Category ArchiveClean Tech



Ann Arbor, Michigan PR Firm &Business and Economy &Business of PR &Clean Tech &Corporate Communications &Ecofriendly &Entrepreneurs &Environment &Marketing Communications &Sustainable Transportation &Technology PR Insights &Thinking Green 17 Jun 2009 10:02 am

Festival Season Goes Green

On June 12, 2009 Main Street played host to the 9th Annual Mayor’s Ann Arbor Green Fair. Underneath the lush green leafy canopy of Ann Arbor’s city center, local eco-friendly vendors and businesses gathered to discuss, exhibit, explain and sell all things Green. Booths lined both sides of downtown Main Street between Huron and William with companies both large and small, profit (Whole Foods) and non-profits (Friends of the Allen Creek Greenway) encouraging visitors to focus on environmental-sustainability for the future. BikeFest, with tutorials and ideas on bicycle transportation was also included in the festivities.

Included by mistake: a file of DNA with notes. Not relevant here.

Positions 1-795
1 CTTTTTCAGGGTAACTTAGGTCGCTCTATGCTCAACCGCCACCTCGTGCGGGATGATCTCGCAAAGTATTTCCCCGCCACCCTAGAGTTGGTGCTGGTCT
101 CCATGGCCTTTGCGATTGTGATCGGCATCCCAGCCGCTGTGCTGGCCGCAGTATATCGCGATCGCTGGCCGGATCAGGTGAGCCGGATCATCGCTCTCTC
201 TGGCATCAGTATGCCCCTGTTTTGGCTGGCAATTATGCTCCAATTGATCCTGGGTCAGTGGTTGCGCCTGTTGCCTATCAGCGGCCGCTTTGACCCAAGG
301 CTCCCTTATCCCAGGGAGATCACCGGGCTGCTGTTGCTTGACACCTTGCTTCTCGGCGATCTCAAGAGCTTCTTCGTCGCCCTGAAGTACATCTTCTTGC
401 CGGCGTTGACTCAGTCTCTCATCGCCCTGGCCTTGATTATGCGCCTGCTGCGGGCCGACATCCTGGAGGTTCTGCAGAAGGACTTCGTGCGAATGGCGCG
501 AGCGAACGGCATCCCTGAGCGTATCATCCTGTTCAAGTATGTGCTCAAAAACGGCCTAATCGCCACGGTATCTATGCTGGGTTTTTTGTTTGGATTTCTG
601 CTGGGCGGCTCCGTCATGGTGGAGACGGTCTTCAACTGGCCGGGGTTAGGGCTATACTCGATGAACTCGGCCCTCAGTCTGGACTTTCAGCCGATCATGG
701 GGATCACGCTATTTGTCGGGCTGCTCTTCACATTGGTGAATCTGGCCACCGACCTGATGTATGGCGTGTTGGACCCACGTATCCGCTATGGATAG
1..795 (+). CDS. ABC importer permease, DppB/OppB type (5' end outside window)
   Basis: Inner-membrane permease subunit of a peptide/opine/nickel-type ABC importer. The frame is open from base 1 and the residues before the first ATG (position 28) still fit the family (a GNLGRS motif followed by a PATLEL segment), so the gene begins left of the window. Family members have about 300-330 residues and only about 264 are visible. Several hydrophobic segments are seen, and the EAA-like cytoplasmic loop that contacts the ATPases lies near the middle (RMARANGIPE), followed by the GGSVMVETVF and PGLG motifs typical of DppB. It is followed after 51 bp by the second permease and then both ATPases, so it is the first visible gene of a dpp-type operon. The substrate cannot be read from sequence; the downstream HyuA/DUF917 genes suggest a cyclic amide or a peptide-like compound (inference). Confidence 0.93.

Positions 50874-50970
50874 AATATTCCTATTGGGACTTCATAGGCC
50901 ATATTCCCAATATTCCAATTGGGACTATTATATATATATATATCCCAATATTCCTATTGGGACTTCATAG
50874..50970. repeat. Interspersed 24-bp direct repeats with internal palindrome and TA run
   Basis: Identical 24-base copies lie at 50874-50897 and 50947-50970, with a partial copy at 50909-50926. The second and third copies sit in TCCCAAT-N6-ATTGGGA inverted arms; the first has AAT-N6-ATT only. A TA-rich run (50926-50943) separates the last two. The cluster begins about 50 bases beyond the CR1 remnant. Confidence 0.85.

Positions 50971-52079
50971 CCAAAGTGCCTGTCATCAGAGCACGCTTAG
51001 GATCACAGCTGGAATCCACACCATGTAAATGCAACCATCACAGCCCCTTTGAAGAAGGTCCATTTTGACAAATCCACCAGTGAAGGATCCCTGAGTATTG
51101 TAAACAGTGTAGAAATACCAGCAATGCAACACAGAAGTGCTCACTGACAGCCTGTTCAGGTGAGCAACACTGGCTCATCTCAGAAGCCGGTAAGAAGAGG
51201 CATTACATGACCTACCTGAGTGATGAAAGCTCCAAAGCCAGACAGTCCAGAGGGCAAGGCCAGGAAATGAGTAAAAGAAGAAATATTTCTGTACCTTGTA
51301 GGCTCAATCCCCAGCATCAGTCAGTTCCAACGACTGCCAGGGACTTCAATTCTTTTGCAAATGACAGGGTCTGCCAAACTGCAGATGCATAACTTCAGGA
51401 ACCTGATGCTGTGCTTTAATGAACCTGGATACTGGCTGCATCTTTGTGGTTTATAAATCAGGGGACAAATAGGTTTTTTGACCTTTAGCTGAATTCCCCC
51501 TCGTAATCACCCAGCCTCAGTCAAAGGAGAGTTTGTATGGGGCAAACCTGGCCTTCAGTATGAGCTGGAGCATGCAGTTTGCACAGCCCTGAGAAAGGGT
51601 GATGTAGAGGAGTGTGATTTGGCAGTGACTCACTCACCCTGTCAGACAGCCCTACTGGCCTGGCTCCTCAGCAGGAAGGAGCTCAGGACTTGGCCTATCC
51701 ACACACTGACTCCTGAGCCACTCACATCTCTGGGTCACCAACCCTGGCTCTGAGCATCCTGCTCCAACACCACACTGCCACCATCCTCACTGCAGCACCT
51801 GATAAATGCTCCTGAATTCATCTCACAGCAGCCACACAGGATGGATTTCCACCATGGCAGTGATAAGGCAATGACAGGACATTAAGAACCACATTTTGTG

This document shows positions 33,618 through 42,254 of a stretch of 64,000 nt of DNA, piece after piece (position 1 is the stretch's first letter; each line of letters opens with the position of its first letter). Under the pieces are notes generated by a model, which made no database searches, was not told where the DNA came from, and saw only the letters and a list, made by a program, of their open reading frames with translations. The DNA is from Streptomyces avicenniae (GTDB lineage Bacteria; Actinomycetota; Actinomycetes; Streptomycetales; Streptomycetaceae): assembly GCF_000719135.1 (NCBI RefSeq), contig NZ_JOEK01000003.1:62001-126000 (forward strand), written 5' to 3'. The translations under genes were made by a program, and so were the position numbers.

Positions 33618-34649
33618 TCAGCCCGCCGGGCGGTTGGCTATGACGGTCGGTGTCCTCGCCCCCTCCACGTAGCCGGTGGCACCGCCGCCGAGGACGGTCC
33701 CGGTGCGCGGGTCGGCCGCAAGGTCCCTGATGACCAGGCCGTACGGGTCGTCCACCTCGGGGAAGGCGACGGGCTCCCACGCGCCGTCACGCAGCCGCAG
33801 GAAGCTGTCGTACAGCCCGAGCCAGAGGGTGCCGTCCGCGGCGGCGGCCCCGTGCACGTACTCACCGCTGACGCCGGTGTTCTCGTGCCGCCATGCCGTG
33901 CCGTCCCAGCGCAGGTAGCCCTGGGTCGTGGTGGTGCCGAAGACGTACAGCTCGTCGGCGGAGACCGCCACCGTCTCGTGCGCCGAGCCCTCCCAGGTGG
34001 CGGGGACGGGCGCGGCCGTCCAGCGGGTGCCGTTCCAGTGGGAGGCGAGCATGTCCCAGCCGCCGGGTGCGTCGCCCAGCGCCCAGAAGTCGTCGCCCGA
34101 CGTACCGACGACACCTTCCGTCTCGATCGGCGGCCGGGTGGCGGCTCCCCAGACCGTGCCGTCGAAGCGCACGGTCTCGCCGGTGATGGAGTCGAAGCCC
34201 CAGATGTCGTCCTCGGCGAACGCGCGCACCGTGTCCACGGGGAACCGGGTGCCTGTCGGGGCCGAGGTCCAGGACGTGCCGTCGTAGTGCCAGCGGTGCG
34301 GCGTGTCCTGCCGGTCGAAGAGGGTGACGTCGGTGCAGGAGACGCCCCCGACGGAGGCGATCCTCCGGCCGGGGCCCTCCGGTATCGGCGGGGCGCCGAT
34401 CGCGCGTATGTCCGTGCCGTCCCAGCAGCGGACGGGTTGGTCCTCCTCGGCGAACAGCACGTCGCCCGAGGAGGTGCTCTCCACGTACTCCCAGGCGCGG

The annual Mayor’s Ann Arbor Green Fair signifies the growth and opportunity the Green Industry represents in our current economic climate. The traditional preservation communities made their appearance at the Fair, but also notably present were industries that do not immediately suggest “environmentalist”. Examples of these include: The Bank of Ann Arbor, Amtrak and Ann Arbor division of the American Institute of Architects (AIA). As a casual onlooker and job seeker, I was pleasantly surprised by the amount of activity towards Green initiatives. Also particularly interesting is the governmental support of eco-sustainability. In addition to the Mayor’s continued backing of the Fair (scheduled in the heart of Festival season by the way), Washtenaw County showed off their ecological commitment with exhibitions on weatherization, water resources and environmental health. More on Washtenaw County’ s Green initiatives can be found at their homepage.